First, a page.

And now for the news!
This week in the world of self-publishing:
Did you know Mark Twain, E.E. Cummings and Emily Dickinson were self-published authors? In this compelling article by William Kowalski, we are given ample reasons to reject any notion that self-publishing is for those without talent, for those with things that aren’t worth publishing or for “hacks.” If the commercial publishing world has rejected your book, Kowalski wants to assure you that’s not because your book is bad or that you are lacking the skills needed to be a successful writer–it’s just that they don’t see a market for it. We live in a society that follows the whims of the invisible hand of the market, and that means, like most businesses, most publishing companies’ bottom line will inevitably be the almighty dollar. In Kowalski’s view, this bottom line is part of the reason they’re dying out; because it has driven amazing authors to find other means, such as self-publishing. According to him, genre writers are now better off self-publishing, as they do substantially better than genre writers who seek commercial publication. This article is a giant affirmation of the fact that we live in the 21st century and no longer have to hold ourselves prey to the commercial publishing industry, but can instead take matters into our own hands and connect ourselves to the global market via resources like the internet.
In this article, discover how Mary T. Wagner of Wisconsin became a children’s author after a stint of cat sitting for her son’s cat, Finnigan. Her story is set in Wisconsin and is centered around two circus mice who come into cahoots with an unlikely friend, the cat Finnigan, with whom they adventure at a circus museum. Wagner says she had trouble going through traditional publishing companies with her idea–especially because it tested her patience too much!–so she decided to self-publish. She even went so far as to take out “how to draw” books from the library so she could be her own illustrator. The positive response Wagner received after winning a few awards were compelling enough for her to develop her book into a series. Read the article to get some great advice from Wagner on becoming a better author in any genre.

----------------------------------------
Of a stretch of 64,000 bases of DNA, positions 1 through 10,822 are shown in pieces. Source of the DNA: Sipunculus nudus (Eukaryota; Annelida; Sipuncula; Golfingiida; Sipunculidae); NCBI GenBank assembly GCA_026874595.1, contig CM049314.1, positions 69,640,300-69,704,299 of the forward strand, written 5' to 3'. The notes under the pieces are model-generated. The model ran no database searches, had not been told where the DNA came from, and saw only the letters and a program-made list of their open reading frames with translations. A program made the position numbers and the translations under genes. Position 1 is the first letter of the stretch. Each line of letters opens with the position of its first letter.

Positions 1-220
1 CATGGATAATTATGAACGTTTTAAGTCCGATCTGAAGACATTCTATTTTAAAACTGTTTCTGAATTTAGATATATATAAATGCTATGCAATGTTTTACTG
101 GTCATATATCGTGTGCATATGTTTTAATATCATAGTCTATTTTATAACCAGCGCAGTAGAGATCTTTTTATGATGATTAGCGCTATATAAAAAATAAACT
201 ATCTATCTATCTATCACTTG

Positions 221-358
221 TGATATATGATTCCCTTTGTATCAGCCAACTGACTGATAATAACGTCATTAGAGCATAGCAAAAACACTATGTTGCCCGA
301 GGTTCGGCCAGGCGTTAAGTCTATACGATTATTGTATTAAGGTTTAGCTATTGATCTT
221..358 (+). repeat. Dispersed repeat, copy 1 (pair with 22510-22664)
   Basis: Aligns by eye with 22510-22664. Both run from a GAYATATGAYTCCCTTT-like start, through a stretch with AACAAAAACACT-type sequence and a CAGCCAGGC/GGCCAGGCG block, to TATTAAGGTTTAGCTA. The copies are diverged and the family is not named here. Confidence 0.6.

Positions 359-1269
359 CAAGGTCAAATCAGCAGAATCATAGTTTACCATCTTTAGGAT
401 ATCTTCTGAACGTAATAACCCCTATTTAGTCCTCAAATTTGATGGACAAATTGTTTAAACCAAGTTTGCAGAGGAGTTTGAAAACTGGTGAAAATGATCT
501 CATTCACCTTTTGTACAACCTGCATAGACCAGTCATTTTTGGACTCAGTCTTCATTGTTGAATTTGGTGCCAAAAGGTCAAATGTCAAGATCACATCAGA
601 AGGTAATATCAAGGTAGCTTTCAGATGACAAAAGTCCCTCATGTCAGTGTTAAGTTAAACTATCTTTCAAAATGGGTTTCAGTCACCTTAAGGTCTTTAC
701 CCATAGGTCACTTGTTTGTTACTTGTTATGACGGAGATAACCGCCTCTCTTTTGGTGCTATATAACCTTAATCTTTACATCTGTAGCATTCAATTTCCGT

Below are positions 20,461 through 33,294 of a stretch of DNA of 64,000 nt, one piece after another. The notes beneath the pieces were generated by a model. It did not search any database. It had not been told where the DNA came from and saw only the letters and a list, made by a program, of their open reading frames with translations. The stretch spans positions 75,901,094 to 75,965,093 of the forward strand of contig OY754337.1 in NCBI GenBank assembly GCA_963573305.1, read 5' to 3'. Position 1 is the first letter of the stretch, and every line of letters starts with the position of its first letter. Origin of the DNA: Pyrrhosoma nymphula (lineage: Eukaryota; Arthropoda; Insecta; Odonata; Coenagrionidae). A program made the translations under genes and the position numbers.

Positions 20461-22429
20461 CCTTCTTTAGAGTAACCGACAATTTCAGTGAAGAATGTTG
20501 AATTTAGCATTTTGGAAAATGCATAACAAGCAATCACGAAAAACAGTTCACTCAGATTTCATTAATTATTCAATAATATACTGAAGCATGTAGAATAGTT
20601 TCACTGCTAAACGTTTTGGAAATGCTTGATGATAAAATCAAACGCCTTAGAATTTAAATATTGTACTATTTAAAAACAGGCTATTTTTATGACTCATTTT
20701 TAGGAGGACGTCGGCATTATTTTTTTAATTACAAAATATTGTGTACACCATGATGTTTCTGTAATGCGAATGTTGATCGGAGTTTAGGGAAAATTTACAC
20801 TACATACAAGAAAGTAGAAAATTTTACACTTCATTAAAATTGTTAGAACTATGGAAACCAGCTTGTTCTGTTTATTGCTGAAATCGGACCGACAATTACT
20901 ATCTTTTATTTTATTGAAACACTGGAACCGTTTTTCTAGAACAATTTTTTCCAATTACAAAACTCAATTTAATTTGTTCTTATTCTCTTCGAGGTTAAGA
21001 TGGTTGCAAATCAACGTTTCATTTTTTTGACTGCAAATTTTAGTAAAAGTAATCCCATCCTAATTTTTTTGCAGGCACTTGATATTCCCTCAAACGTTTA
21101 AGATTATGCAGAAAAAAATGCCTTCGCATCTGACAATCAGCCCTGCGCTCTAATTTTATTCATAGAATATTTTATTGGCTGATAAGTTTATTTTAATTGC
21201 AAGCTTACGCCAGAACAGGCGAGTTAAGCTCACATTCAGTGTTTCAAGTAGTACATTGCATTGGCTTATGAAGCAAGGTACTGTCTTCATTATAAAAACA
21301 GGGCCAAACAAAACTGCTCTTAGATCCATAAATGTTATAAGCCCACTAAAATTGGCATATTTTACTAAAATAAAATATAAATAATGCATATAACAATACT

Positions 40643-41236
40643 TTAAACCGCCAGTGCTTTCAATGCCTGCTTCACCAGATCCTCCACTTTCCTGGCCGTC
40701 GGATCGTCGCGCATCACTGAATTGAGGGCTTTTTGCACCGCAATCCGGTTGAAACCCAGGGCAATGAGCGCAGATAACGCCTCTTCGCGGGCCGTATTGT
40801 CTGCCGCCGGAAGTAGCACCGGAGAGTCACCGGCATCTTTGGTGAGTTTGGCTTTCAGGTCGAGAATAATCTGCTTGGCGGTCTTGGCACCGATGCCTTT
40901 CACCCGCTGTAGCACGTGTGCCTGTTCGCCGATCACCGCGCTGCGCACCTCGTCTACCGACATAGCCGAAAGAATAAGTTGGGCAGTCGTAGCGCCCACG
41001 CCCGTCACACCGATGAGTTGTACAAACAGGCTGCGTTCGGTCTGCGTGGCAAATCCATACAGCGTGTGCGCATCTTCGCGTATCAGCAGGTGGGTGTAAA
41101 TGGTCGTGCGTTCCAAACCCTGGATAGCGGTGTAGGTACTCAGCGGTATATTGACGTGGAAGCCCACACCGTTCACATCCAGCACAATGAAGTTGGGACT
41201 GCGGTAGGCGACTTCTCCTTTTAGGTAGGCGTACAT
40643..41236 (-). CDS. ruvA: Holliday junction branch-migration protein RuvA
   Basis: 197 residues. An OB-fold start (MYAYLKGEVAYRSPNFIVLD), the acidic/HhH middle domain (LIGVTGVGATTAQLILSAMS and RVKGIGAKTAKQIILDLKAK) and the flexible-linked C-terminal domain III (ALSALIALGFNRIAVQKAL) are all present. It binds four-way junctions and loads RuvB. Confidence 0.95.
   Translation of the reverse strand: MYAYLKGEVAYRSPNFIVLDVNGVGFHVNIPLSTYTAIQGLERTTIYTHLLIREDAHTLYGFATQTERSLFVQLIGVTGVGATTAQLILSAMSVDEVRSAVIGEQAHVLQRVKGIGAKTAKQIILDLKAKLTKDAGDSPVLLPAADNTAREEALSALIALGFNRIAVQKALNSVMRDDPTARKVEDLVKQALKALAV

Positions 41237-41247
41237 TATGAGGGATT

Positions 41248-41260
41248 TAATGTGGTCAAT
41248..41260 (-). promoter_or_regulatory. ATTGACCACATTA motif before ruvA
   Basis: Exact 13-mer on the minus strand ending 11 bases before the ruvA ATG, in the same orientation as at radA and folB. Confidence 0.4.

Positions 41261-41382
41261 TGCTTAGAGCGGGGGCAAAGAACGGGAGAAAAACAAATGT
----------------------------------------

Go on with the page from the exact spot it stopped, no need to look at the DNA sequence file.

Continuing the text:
Lisa Marie Latino’s experience as a business woman has helped her immensely in her first pursuit in self-publishing. After Latino approached “about fifty literary agents, and got rejected by all of them,” she decided that she would just add another business skill to her resume: self-publishing. Latino’s enthusiasm for writing is apparent when reading more about her. “For four or five days at a time, all I would literally do was write,” says Latino. “I did this five times over the course of a year and a half until the manuscript was done. Being away from everyone was like going on vacation. It was a lot of fun.” Find out more about Latino’s approach to self-publishing, and some enticing details about her newly published book “Ten Years Later,” which features a woman trying to squeeze out some serious life experience the year before returning to her ten-year high school reunion.
As a self-publishing author, you may find it helpful to stay up-to-date on the trends and news related to the self-publishing industry. This will help you make informed decisions before, during and after the self-publishing process, which will lead to a greater self-publishing experience. To help you stay current on self-publishing topics, simply visit our blog every Monday to find out the hottest news. If you have other big news to share, please comment below.